What are the golden rules of investing? Here is a list from a site in India, circa February 08, 2006:
Sensex is on fire, notwithstanding Wednesday’s dip. It’s a bull run
like no other witnessed by Indian investors. And investment gurus –
like Marc Faber — say this bull run could last for a decade or more!
So what does the layman do
in times of a roaring bull market? Are there any rules for you and me
to follow while dealing in the stock market? What should you avoid
doing? And, more importantly, what should you do? Here are some golden rules of investing to follow:
1. Don’t be greedy: Invest smartly, with some professional help
and some study on your own.
2. Avoid ‘hot tips’: Stay
away from ‘experts’. Use
your own judgement.
3. Avoid trading/timing the market:
4. Avoid actions based on sentiments: Don’t
be emotionally attached to stocks:
5. Don’t panic if the market drops: Hold onto your
winners and sell your losers.
6. Stay invested, possibly continue to invest more: It
is natural to book profits with the markets at higher levels.
7. Buy stocks if there is a 5-8 per cent drop in the market: In this bull market, a 5-8 per cent drop in prices offers you a good opportunity to buy scrips.
8. Avoid checking the price of stocks or mutual funds after you’ve sold them:
9. Avoid penny stocks:
10. Diversify: We
suggest you diversify a bit, looking at stocks, mutual funds,
commodities and gold. (I disagree with this one in form at least)
11. Don’t commit large amounts of money: Even
if you have a strong risk-bearing capacity, we suggest you do not
commit large sums of money at this stage.
12. Don’t trade for short-term
13. Don’t expect to be a millionaire overnight. Patience pays, so be realistic. 14. Stick to the desired asset allocation: Asset allocation is the
key to successful investing, say experts. Even though equities may
outperform debt substantially, it will not be wise to put all your
investments in equities.
14. Distinguish between stocks for keeps and trading: A variation of "never let a trade become an investment."
Buy with adequate
margin of safety: That’s where attractive purchase prices can help. As
a matter of fact, selling stocks is no different from buying them. Keep
a sufficient margin of safety when buying a stock and don’t rely on
making a good sale ever.
15. Sell when value is realised: If
you feel that your investments are adequately valued, you should exit
regardless of how long you have held them.
16. Keep a watch on relative valuations: The
real cost of a stock is not the price you pay for it, but the
opportunity cost of not putting your money in another one.
17. If you realise a mistake, exit immediately
18. Start investing early.
19. Try to invest in things you know.
20. Try to adopt a long-term perspective with regard to investing.
21. Know your risk: Understand the level and amount of investment you are comfortable with.
22. Play safe, invest in a mutual fund: For
those who are still not sure about their research, use mutual funds.
23. Encash when stock prices dip: Reduce some exposure, lock in some profits.
24. Don’t blindly follow media reports on corporate developments, as they could be misleading.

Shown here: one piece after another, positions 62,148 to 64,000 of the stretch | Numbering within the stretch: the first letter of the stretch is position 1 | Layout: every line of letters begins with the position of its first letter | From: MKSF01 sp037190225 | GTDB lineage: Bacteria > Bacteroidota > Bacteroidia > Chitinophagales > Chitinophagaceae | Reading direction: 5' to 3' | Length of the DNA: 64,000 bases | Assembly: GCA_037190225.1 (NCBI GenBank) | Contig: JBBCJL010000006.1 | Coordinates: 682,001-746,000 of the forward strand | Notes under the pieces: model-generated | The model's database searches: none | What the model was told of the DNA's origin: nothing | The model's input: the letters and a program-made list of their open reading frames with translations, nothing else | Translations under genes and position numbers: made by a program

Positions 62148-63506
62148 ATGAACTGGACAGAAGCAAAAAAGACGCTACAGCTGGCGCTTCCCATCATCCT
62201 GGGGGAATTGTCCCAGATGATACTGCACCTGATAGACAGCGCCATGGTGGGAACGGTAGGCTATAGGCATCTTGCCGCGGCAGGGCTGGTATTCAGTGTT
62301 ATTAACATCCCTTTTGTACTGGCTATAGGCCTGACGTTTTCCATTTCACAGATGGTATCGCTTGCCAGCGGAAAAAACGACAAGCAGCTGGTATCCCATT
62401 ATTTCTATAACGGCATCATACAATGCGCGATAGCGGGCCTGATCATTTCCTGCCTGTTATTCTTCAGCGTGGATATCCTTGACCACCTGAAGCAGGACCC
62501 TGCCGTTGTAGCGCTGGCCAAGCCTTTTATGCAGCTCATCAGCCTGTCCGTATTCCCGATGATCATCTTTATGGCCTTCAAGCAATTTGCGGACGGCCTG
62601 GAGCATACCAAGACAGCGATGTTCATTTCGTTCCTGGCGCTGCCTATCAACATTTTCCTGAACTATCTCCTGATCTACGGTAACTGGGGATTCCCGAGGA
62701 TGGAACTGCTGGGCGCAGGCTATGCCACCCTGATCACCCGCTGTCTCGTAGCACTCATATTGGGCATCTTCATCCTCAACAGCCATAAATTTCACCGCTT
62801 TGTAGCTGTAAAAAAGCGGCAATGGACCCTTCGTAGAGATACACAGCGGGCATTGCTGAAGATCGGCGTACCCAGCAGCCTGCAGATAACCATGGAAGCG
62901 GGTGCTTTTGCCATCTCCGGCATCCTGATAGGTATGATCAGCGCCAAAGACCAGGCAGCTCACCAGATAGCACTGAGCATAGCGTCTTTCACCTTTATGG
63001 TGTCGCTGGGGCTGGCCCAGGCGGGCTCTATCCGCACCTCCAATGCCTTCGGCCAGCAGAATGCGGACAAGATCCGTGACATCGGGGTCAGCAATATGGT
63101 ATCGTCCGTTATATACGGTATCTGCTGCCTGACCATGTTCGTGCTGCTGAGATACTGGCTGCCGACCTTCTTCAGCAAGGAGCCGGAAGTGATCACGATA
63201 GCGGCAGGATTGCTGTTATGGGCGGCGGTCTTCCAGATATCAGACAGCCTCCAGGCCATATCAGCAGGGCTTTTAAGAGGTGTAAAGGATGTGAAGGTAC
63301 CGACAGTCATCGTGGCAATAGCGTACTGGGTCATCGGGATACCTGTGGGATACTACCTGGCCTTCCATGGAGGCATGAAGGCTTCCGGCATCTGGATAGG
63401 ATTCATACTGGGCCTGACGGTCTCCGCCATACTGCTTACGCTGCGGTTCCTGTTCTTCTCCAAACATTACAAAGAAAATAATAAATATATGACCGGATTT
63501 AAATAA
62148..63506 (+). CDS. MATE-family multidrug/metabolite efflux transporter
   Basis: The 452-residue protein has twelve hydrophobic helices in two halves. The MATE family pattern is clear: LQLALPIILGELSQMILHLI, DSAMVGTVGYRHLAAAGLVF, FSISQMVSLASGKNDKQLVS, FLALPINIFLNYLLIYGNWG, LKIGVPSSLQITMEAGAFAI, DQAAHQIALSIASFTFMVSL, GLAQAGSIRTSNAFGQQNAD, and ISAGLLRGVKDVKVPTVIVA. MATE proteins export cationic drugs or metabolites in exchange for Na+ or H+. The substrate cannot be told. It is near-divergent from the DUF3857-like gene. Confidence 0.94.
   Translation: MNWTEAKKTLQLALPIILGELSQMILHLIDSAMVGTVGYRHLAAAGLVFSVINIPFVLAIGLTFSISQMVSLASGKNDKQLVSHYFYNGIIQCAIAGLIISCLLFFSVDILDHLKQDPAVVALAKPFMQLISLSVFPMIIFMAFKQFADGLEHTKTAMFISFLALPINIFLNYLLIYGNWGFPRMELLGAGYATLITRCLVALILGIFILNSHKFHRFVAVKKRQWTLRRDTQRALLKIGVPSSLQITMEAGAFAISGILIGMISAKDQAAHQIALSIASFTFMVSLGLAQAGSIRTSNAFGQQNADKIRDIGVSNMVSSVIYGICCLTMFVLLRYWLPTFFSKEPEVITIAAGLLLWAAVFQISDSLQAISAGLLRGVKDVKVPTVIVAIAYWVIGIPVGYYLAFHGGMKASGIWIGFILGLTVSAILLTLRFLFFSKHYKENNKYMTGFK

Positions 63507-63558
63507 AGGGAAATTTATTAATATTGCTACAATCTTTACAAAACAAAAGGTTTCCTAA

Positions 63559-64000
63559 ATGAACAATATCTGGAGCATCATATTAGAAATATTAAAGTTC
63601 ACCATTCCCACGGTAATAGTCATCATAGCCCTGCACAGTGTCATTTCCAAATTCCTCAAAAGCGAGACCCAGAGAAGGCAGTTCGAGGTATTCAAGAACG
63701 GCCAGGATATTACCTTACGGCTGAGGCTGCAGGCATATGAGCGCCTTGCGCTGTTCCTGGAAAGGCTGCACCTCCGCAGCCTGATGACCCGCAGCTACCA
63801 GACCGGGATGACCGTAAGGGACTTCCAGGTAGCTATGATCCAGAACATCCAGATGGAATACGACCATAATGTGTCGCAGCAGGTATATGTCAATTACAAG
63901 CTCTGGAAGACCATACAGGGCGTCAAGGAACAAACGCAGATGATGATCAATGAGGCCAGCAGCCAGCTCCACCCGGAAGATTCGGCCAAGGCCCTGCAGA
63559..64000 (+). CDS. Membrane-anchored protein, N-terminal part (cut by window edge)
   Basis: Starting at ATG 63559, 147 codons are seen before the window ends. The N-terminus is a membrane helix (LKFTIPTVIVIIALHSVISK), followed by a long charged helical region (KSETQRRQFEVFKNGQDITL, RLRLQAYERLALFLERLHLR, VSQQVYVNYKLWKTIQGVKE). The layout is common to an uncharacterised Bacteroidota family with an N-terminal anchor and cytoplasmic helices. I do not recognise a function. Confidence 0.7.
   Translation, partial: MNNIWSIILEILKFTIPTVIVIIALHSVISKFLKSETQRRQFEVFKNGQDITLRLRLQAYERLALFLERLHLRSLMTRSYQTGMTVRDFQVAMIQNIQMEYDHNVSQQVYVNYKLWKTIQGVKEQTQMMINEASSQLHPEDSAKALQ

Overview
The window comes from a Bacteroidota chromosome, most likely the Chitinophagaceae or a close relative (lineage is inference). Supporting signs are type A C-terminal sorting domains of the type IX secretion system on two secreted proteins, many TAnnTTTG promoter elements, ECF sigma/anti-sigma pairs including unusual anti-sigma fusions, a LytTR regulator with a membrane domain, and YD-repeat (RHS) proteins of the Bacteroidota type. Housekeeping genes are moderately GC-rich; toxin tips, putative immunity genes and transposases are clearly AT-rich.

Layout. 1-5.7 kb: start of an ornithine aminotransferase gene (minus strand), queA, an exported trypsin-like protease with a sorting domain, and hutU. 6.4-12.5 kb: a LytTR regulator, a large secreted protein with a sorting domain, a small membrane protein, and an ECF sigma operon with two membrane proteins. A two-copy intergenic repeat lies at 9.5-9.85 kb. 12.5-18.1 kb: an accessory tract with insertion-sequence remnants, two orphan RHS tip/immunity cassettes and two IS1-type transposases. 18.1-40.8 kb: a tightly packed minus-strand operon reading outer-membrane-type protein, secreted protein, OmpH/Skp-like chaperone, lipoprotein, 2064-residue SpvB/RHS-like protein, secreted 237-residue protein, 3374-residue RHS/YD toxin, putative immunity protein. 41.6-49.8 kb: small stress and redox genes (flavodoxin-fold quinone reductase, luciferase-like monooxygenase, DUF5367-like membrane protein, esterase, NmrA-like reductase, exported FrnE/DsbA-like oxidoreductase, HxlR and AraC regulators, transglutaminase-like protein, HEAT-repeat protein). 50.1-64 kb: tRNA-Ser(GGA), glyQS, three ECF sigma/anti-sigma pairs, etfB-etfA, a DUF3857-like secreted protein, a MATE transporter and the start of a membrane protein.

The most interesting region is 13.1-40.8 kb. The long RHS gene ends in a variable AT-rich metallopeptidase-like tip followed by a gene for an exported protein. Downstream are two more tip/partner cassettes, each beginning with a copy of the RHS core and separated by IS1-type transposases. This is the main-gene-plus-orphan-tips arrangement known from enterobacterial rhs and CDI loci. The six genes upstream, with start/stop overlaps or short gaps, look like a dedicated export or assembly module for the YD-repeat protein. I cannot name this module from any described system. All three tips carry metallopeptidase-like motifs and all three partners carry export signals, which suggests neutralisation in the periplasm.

25. Don’t blindly imitate investment decisions of others who may have profited from their investment decisions.
26. Don’t fall prey to promises of guaranteed returns.
Note that these rules are universal, and apply anywhere in the worlkd, as they are based upon Human Nature and behavior.
The golden rules of investing
rediff Business Desk |
February 08, 2006 | 11:29 IST
With inputs from the Bombay Stock Exchange, the Securities and Exchange Board of India, Business Standard and Equitymaster.com
"AS WE WERE SAYING BEFORE WE WERE SO rudely interrupted by a man dressed in a white smock and wielding a scalpel (thank heavens he left his box-cutter at home), the stock market looks a bit worse for the wear."
So says Barron’s Alan Abelson, usually one of Wall Street’s most visible Bears. Just his luck — or was it the Trading Gods having some fun? — that he managed to be out of service for the most bearish period in 3 years. Traders, being a superstitious lot, will soon be begging Abelson to "let us know the next time you go in for a procedure" – so they can get short.
Regardless, whatever the man dressed in a white smock removed, it wasn’t his arch sense of humor or acid tinged tongue:
"The impact of the massive disturbance was global in every sense: Not only were its terrible tremors felt far beyond the narrow canyon of capitalism in lower Manhattan, but they commanded notice in quarters much loftier than trading floors or commodity pits. We’ve not the slightest doubt, for example, that what prompted the famed cosmologist Stephen Hawking early last week to urge earthlings to create settlements in space was, pure and simple, fear of the effect of crashing markets on the human race."
But the key to Abelson’s return is his clear eyed take on inflation, which comports squarely with our own views:
"FOR OPENERS, OUR HUNCH IS THAT MR. BERNANKE’S concerns about inflation, despite his mucking up the message with all that rubbish about inflationary expectations, have more than a modicum of merit. And our conviction on this score is only strengthened, of course, by the fact that so many pundits pooh-pooh inflation as a problem. Indeed, if anything, we fault the chairman for his evident sympathy with the argument that the fearsome upward spiral in the price of crude, so far, anyway, hasn’t been exerting all that much impact in the economy at large.
Apparently, Mr. Bernanke, like his critics, needs to get out more. Oil is a very sneaky commodity. Our old friend and revered Barron’s contributor, Abe Briloff, likes to describe certain stealth accounting practices as comparable to a bikini: what they reveal is interesting, what they conceal is vital. Oil is something like that: Its uses are readily manifest, but it plays a far bigger and more critical role in our lives than is easily perceived.